Mom's Crusade to Rescue Daughter from Sex Traffickers Forces Trial

A decade ago, Susana Trimarco’s 23-year-old daughter left her house in Tucuman, Argentina for a doctor’s appointment and said: “I’ll be back soon.”

She was never to be seen again.

Her daughter, María de los Angeles Verón, is believed to have been kidnapped and forced into prostitution, becoming one of the millions of human trafficking victims in the world.

That began Trimarco’s remarkable and dangerous mission to find her daughter: Chasing down leads in brothels, confronting pimps and standing up to politicians she says were complicit in her daughter’s disappearance.

Following a tip that her daughter was in a brothel in a northwestern province of Argentina called La Rioja, she posed as a prostitute and visited a series of dark and dangerous brothels looking for her daughter. She wanted to see how the networks operate, first hand and up close.

“I have no fear of this mafia, and I hope that Justice will make justice,” she said in court recently.

Her efforts, which have brought her international recognition –and kudos from the U.S. White House to Canada - have uncovered a network of human sex slave traffickers that reached as far away as Spain. A foundation Trimarco created in her daughter’s name has helped to rescue 150 victims of human trafficking around the world.

Her her daughter is not one of them. But Trimarco has never given up hope.

This month, 10 years after her Verón’s disappearance, seven men and six women accused of having been part of the network that kidnapped and forced her daughter into prostitution are finally being brought to trial

The prosecution's case is based on testimony of dozens of women rescued from the sex rings through Trimarco's efforts.

The trial, which began in March in Tucuman, where the kidnapping took place, is expected to last till July and could bring a life sentence for the 13 suspects. Though Trimarco's daughter has never been found, prosecutors have brought to the witness stand women who saw her and were imprisoned with her.

“As I don’t have peace, they won't either, because I will destroy their business and they will have to go out and get real jobs,” Trimarco said about the suspects, calling them “lazy and good for nothing people.”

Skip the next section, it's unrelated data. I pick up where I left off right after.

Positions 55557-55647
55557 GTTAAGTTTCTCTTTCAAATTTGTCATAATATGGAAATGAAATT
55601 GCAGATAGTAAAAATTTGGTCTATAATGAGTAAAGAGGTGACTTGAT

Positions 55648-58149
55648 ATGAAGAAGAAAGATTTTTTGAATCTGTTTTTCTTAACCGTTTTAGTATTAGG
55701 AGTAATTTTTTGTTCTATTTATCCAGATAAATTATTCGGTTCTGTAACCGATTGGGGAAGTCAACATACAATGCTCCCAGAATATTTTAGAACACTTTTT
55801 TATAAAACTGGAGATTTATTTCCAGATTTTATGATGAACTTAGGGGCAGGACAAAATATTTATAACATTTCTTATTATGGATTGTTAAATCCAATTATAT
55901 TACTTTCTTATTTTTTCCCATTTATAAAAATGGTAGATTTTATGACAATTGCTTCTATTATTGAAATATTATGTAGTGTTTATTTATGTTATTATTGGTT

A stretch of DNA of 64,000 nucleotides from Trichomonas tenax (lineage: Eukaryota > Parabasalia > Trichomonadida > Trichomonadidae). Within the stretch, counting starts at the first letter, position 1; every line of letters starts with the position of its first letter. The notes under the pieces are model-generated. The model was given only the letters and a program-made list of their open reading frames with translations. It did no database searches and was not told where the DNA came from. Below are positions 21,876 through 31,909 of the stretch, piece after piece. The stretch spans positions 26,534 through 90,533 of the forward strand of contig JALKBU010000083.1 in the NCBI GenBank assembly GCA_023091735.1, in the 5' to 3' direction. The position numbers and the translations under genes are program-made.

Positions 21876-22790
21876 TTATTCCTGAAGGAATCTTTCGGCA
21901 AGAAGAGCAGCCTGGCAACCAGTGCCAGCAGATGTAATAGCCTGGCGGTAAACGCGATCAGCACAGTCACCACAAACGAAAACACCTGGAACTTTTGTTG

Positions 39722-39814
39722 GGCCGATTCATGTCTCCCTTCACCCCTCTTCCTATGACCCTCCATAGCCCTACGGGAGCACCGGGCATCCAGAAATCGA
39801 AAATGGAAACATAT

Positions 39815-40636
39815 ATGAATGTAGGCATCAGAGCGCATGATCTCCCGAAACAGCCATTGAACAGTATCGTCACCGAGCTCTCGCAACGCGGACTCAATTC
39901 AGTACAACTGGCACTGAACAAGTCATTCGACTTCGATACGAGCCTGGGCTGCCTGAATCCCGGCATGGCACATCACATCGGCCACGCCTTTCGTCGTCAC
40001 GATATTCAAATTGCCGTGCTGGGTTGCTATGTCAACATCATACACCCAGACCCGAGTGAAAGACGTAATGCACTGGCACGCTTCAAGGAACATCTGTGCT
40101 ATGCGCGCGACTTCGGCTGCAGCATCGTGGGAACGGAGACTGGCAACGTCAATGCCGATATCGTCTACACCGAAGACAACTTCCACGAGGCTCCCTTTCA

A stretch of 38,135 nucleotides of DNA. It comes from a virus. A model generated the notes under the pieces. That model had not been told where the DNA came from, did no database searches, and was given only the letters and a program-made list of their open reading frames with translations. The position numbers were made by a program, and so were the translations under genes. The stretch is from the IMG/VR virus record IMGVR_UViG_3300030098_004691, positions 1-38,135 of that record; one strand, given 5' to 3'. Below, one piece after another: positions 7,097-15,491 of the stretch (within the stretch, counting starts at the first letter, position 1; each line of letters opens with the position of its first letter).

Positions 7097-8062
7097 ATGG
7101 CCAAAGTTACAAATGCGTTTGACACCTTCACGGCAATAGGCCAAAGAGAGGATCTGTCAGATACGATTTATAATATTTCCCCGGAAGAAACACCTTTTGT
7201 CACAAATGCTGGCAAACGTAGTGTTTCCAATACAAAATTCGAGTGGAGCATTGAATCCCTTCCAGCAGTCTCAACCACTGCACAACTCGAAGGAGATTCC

She said her mission to find her daughter has sometimes been downright cruel – numerous times she’s chased down false clues about her daughter’s whereabouts, and she has even been the target of numerous death threats.

In 2007, the Former U.S. Secretary of State Condoleezza Rice awarded her with the International Women of Courage Award and trumpeted her courage, leadership and advocacy efforts.

In Argentina, her foundation has helped educate judges, prosecutors and police officers on how to deal with women trafficking. During its opening ceremony, the U.S. ambassador to Argentina at that time, Earl Anthony Wayne, cut the ribbon.

She’s also been instrumental in helping pass numerous anti-trafficking laws in Argentina, including the first national law against human trafficking in 2008.

The daughter’s case also opened the discussion in Argentina, where exploitation of women became a growing problem but was rarely spoken about.

Sex trafficking rings operate with a slew of helpers, with neighbors, street vendors, taking part in the scheme and taxi drivers operating as "look-outs". The criminal enterprises operate mostly in poor regions where women have little recourse and are sometimes enticed by false promises of good income.

For Trimarco, trying to improve the problem has become her personal mission.

“I have no projects of life. I live for this, to find her,” she said. “I live a miserable life.”

Teresa Sofía Buscaglia is a freelance writer based in Buenos Aires.

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